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Larosa Building Corp. v. Equitable Life Assurance Society of United States

UNITED STATES COURT OF APPEALS FOR THE SEVENTH CIRCUIT


decided: October 14, 1976.

LAROSA BUILDING CORPORATION, PLAINTIFF-APPELLANT,
v.
THE EQUITABLE LIFE ASSURANCE SOCIETY OF THE UNITED STATES, DEFENDANT-APPELLEE

Appeal from the United States District Court for the Southern District of Indiana, Indianapolis Division No. IP 74 267 C - James E. Noland, Judge.

Hastings, Senior Circuit Judge, Tone and Bauer, Circuit Judges.

Author: Hastings

Hastings, Senior Circuit Judge.

By agreement of all parties, this appeal was submitted on the record and briefs filed herein, without oral argument. Plaintiff LaRosa Building Corporation appeals from an order entered May 16, 1975, in the federal district court*fn1 dismissing its complaint, on motion of defendant The Equitable Life Assurance Society of the United States, for (1) lack of subject matter jurisdiction and (2) failure to state a cause of action upon which relief may be granted.

For reasons hereinafter set out, we affirm on the ground that plaintiff LaRosa's claim is barred by the applicable Indiana statute of limitations.

The procedural and factual background of this matter is, of course, to be garnered from the allegations of the amended complaint which was dismissed upon defendant Equitable's motion.

I.

LaRosa brought this action seeking relief under Section 10(b) of the Securities Exchange Act of 1934, 15 U.S.C. § 78j, and Rule 10b-5 promulgated thereunder, 17 C.F.R. § 240.10b-5. LaRosa sought recovery of $73,000 in damages which equalled 25 per cent of Equitable's pro rata share of partnership operating losses, which Equitable allegedly wrongfully required LaRosa to absorb. LaRosa further alleged that Equitable used its superiority during a loan negotiation to create "economic hardship" for LaRosa by imposing numerous pre-conditions that LaRosa would not have agreed to if Equitable had notified LaRosa of its intent to make the loan in the first place. LaRosa charged that Equitable's scheme was to require LaRosa to absorb all partnership operating losses.

It was alleged that Equitable engaged in a course of conduct proscribed by Section 10(b), in that Equitable employed a device, scheme or artifice to defraud LaRosa, made untrue statements of material facts, and engaged in acts, practice or course of conduct which operated as a fraud or deceit upon LaRosa.

It further appears from the amended complaint that these alleged acts commenced on November 27, 1970, at which time Equitable granted LaRosa a construction loan of $2,300,000 in return for LaRosa's promissory note, secured by a mortgage covering LaRosa's interest in the LaRosa Building in downtown Indianapolis, Indiana.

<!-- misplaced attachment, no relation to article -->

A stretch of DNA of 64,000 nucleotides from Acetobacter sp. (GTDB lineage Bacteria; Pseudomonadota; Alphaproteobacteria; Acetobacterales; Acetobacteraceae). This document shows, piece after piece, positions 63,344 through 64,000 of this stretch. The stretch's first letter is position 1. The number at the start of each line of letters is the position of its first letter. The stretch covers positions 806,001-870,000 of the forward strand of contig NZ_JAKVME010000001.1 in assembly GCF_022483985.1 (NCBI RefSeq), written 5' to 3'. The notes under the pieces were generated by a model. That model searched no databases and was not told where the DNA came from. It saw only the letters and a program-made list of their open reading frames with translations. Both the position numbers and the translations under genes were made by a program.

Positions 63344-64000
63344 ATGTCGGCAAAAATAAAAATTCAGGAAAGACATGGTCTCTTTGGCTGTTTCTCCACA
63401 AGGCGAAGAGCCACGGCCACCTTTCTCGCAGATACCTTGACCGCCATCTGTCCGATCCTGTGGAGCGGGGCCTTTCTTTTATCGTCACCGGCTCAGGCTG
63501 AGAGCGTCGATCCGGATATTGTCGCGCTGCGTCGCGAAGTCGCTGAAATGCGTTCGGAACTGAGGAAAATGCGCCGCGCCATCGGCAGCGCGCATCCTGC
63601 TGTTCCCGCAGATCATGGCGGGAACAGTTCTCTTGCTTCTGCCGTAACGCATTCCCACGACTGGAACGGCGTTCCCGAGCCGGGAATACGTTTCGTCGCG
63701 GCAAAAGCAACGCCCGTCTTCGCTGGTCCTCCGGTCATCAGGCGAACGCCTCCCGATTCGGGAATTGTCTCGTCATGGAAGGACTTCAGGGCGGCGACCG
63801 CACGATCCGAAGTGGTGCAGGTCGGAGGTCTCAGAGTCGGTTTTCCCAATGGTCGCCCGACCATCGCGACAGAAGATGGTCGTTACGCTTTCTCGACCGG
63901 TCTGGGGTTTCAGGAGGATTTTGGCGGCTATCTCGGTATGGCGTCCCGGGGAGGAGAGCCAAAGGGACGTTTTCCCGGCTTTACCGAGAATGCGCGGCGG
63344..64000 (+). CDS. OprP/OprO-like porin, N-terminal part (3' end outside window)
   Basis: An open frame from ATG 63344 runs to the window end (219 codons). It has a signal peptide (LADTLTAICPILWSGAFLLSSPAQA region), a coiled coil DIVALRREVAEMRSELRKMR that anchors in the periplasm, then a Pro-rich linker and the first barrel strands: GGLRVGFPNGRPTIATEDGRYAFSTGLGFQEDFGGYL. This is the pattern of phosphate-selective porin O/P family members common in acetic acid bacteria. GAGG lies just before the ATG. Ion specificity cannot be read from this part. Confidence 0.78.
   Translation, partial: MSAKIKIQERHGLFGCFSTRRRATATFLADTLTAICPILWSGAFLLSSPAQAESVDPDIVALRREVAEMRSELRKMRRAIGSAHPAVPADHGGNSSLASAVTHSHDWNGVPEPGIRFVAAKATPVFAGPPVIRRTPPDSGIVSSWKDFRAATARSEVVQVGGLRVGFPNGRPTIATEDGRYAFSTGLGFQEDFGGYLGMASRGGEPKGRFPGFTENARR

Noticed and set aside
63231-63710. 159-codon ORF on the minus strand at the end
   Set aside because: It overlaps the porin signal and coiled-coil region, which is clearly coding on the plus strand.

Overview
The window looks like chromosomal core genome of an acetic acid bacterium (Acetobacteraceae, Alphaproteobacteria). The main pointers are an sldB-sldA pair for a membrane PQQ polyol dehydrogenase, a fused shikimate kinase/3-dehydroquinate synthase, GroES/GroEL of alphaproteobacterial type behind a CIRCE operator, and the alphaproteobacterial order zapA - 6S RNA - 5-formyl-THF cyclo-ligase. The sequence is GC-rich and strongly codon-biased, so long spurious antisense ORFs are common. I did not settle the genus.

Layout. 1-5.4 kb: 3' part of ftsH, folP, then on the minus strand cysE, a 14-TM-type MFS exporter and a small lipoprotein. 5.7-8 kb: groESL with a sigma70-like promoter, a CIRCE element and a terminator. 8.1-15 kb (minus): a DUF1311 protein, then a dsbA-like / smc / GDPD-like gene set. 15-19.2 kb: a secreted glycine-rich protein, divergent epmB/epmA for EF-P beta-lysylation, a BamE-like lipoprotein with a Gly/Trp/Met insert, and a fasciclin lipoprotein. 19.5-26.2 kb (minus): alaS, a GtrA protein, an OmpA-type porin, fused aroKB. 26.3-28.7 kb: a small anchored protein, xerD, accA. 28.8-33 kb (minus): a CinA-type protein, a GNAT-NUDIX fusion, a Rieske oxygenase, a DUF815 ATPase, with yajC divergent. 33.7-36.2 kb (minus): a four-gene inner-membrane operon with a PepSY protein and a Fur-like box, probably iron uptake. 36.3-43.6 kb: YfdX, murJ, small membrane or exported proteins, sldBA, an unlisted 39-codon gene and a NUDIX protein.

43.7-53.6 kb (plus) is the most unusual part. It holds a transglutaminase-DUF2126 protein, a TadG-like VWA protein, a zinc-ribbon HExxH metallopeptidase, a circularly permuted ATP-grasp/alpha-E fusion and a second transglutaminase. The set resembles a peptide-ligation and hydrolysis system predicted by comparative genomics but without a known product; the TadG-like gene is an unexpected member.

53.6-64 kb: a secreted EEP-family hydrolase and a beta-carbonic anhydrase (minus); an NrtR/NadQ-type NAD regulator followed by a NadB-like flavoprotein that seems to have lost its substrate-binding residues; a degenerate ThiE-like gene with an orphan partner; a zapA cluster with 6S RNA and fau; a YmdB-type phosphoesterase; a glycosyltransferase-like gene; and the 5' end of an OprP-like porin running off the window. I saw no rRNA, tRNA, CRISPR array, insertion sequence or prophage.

It is also asserted that as a pre-condition of the loan, LaRosa was required to transfer the building premises to a general partnership created on that date under the partnership laws of Indiana. The distribution of equity was 75 per cent to LaRosa and 25 per cent to Equitable. In addition, LaRosa was required to deposit $130,000 of the loan into an escrow account with a title insurance company, no part of which deposit was to be withdrawn without the consent of Equitable.

These were Equitable's pre-condition requirements for granting the construction loan on the LaRosa renovation project which are alleged to have been a scheme to impose "economic hardship" on LaRosa. Finally, it is alleged that the escrow agreement providing for the release of funds only upon consent of Equitable was a means to require LaRosa to absorb all of the partnership losses.

II.

Section 10b and Rule 10b-5 do not contain any limitation of action provision. In a somewhat analogous situation, arising in the Seventh Circuit, it has been held that, when no federal provision governs, the timeliness of a federal action is to be determined, as a matter of federal law, by reference to the appropriate state statute of limitations, leaving, inter alia, the subsidiary question of which of Indiana's limitations provisions governs. United Auto Workers v. Hoosier Cardinal Corp., 383 U.S. 696, 704-705, 86 S. Ct. 1107, 16 L. Ed. 2d 192 (1966).

Indiana's six-year statute of limitations appears in Indiana Code § 34-1-2-1 [Burns § 2-601], and provides in relevant part: "Fourth. For relief against frauds."

Indiana's two-year statute of limitations in its Securities Regulation Act appears in Indiana Code § 23-2-1-19 [Burns § 25-873].*fn2

This two-year statute was subsequently amended in 1975 by including "or purchaser" following "seller" and "or purchase" following "sale" and substituting "that person" for "the nonseller" in subsection (b). Thus, the purchaser was equated with the seller. Indiana Code § 23-2-1-19(b) [Burns § 25-873].

We first considered this precise question in Parrent v. Midwest Rug Mills, Inc., 7 Cir., 455 F.2d 123 (1972). We were required to determine which of two Illinois limitations acts controlled, since there was no federal securities limitations act governing, and cited, inter alia, United Auto Workers v. Hoosier Cardinal Corp., supra. The Illinois five-year statute (Ill. Rev. Stat. ch. 83 § 16) covers actions for fraud. The three-year limitation of the Illinois Securities Law (Ill. Rev. Stat. ch. 121 1/2 § 137.13 subsection D) applies to securities transactions.

We there determined that we must choose "which of the two statutes best effectuates the federal policy at issue," and treated it as a case of first impression in this circuit. We considered the cases of Charney v. Thomas, 6 Cir., 372 F.2d 97 (1967) and Vanderboom v. Sexton, 8 Cir., 422 F.2d 1233 (1970). In effect, we distinguished Charney and adopted the "commonality of purpose" test in Vanderboom. We held that the Illinois Securities Law three-year limitation provision "best effectuates the policy" of protecting the "uninformed, the ignorant, the gullible," citing Surowitz v. Hilton Hotels Corp., 7 Cir., 342 F.2d 596, 602 (1965). We further noted that the Illinois Securities Law had a similar purpose. Parrent, 455 F.2d at 126.